-- JMP

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Tony

978 posts in 2785 days


#5 posted 11-06-2008 07:58 PM

JMP

I am happy that you found this write up useful. I guess I have been using my blade for about 9 months now and it still cuts the same as when it was new. I am not sure how much lumber I have cut, which has been mainly hard woods (Oak, Ash, Maple, Mahogany) but it must be in the mid – hundreds of board feet, which is mainly wide boards, re-saw and veneer cutting.

The blade has paid for itself again and again already, in less waste, no wasted time and confidence I am going to cut what I want, not what the saw wants and this does not include the cost of the standard blades I would have used in the same period of time.

This blade is a real winner

-- Tony - All things are possible, just some things are more difficult than others! - SKYPE: Heron2005 (http://www.poydatjatuolit.fi)

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yohannes

2 posts in 2103 days


#6 posted 03-26-2009 04:55 PM

Hey there,

I am a new member of this community. I am a user of LENOX TRI-MASTER CARBIDE TIPPED 3/4 TPI as well. I am very pleased with the results.

However, my blades need to be resharpened since i am using it to cut Macassar Ebony which is very hard tropical woods.

Could you tell me where i can get a bandsaw blade sharpener that can be used for LENOX TRI-MASTER 3/4 TPI since the teeth is vary per inch ? Also, i am planning to buy more about 30 blades. Do you know which online store or virtual store that sell them in discounted price for volume order ? I noticed www.toolcenter.com gives 25% discount, however, i was wondering if you guys know the one that sells cheaper than toolcenter.com.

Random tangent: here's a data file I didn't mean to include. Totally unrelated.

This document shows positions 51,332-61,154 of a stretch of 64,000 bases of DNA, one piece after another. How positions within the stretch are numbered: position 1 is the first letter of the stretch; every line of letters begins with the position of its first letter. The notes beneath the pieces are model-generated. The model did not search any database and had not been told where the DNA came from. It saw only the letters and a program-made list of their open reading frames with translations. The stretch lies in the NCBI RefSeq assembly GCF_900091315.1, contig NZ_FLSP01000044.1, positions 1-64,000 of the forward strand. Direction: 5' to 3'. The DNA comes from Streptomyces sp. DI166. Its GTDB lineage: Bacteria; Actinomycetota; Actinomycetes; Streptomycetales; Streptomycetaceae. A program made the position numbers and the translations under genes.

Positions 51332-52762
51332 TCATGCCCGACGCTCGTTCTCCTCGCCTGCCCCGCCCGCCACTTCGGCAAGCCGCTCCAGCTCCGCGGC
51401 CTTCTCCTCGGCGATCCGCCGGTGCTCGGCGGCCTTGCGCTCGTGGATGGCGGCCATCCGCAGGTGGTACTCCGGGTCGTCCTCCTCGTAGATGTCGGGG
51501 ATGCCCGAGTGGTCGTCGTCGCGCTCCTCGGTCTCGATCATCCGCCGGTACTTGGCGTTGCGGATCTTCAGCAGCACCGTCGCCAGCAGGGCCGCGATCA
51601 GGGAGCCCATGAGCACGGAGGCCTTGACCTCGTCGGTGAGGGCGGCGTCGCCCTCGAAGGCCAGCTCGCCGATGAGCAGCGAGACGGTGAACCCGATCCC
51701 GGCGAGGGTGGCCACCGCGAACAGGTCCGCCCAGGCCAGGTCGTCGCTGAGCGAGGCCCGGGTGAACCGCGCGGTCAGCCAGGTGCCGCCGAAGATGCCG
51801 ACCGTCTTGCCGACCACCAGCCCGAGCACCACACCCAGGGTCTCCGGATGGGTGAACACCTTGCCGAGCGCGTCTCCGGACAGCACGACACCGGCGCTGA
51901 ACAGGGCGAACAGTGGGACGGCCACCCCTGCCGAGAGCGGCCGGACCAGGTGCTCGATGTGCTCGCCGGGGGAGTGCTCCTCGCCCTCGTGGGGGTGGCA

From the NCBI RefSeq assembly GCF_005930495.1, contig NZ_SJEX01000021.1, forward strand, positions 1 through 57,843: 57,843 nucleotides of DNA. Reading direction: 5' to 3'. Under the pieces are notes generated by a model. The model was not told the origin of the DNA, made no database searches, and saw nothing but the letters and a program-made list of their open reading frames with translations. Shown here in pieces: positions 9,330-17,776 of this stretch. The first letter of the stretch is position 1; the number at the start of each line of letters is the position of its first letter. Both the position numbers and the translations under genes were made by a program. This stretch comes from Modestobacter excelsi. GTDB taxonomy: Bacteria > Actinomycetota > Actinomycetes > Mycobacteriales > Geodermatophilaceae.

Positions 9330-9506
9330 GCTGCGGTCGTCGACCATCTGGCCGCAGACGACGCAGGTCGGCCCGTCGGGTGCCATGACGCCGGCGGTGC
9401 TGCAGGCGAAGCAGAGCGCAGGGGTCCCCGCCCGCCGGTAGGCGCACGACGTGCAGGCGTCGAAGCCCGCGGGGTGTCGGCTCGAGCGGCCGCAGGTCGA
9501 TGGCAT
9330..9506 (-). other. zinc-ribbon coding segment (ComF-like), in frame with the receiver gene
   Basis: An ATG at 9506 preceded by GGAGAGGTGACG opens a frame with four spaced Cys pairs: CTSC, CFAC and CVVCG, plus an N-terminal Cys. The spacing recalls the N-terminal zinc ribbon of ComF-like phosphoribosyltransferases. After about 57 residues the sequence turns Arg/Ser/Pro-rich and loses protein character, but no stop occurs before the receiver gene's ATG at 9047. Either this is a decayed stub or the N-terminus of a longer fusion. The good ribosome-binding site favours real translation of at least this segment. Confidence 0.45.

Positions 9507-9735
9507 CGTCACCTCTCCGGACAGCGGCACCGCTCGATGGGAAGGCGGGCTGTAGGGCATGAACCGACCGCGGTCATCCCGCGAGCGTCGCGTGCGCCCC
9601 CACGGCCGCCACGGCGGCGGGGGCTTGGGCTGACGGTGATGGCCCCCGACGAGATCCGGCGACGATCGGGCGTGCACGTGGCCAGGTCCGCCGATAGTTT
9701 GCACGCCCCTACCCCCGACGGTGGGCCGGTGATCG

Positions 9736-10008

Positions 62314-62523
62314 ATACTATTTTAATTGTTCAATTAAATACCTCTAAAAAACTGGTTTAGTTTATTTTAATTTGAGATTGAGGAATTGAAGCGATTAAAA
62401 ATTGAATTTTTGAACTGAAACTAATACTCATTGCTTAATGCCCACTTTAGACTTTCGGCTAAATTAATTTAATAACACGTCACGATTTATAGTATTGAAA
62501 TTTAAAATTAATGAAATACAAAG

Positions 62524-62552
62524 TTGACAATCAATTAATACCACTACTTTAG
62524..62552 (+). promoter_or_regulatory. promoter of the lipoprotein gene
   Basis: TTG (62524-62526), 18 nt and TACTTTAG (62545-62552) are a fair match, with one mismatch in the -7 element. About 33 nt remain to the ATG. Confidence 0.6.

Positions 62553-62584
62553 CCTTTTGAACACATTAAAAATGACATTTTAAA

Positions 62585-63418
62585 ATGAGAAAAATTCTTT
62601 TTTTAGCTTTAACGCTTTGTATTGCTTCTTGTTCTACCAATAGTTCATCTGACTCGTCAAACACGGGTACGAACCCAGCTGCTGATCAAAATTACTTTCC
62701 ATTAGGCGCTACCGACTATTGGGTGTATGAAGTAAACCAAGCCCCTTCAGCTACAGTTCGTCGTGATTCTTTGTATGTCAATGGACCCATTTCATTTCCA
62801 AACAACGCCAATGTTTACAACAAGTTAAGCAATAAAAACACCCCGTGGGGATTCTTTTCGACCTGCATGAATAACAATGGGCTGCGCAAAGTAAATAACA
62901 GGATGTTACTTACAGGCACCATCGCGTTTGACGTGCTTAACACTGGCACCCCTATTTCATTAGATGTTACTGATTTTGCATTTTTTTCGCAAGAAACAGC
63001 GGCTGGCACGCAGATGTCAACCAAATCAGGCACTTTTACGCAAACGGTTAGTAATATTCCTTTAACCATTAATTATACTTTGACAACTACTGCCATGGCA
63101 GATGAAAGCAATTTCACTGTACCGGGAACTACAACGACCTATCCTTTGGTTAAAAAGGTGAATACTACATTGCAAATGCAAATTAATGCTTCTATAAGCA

Your help in this matter are really appreciated.

Thanks,
Edd

View Tony's profile

Tony

978 posts in 2785 days


#7 posted 03-26-2009 10:41 PM

Sorry I cannot help you with the resharpening of the blade, try contatcing Lenox in the USA, they may be able to point you in the correct direction. If you do find some information on resharpening, please let me know, my blade, after, what must be about 1000BF is still curring well, but could do with a touch up!

I do not live in the USA, so I have not researched for good deals on the blades. My single blade is 15 months old. As for volume purchase of blades, I guess most retailers will give you a good discount for that number of blades, it is best just to contatc them before submitting your order.

-- Tony - All things are possible, just some things are more difficult than others! - SKYPE: Heron2005 (http://www.poydatjatuolit.fi)

View Scott Bryan's profile

Scott Bryan

27251 posts in 2577 days


#8 posted 03-27-2009 03:17 AM

Thanks for the review, Tony. I have always believed that, with tools, you get what you pay for. I have generally used Wood Slicer and Timberwolf blades on my band saw but will have to look into the Lennox as well.

-- Challenges are what make life interesting; overcoming them is what makes life meaningful- Joshua Marine

View wizard's profile

wizard

1 post in 2100 days


#9 posted 04-02-2009 12:42 AM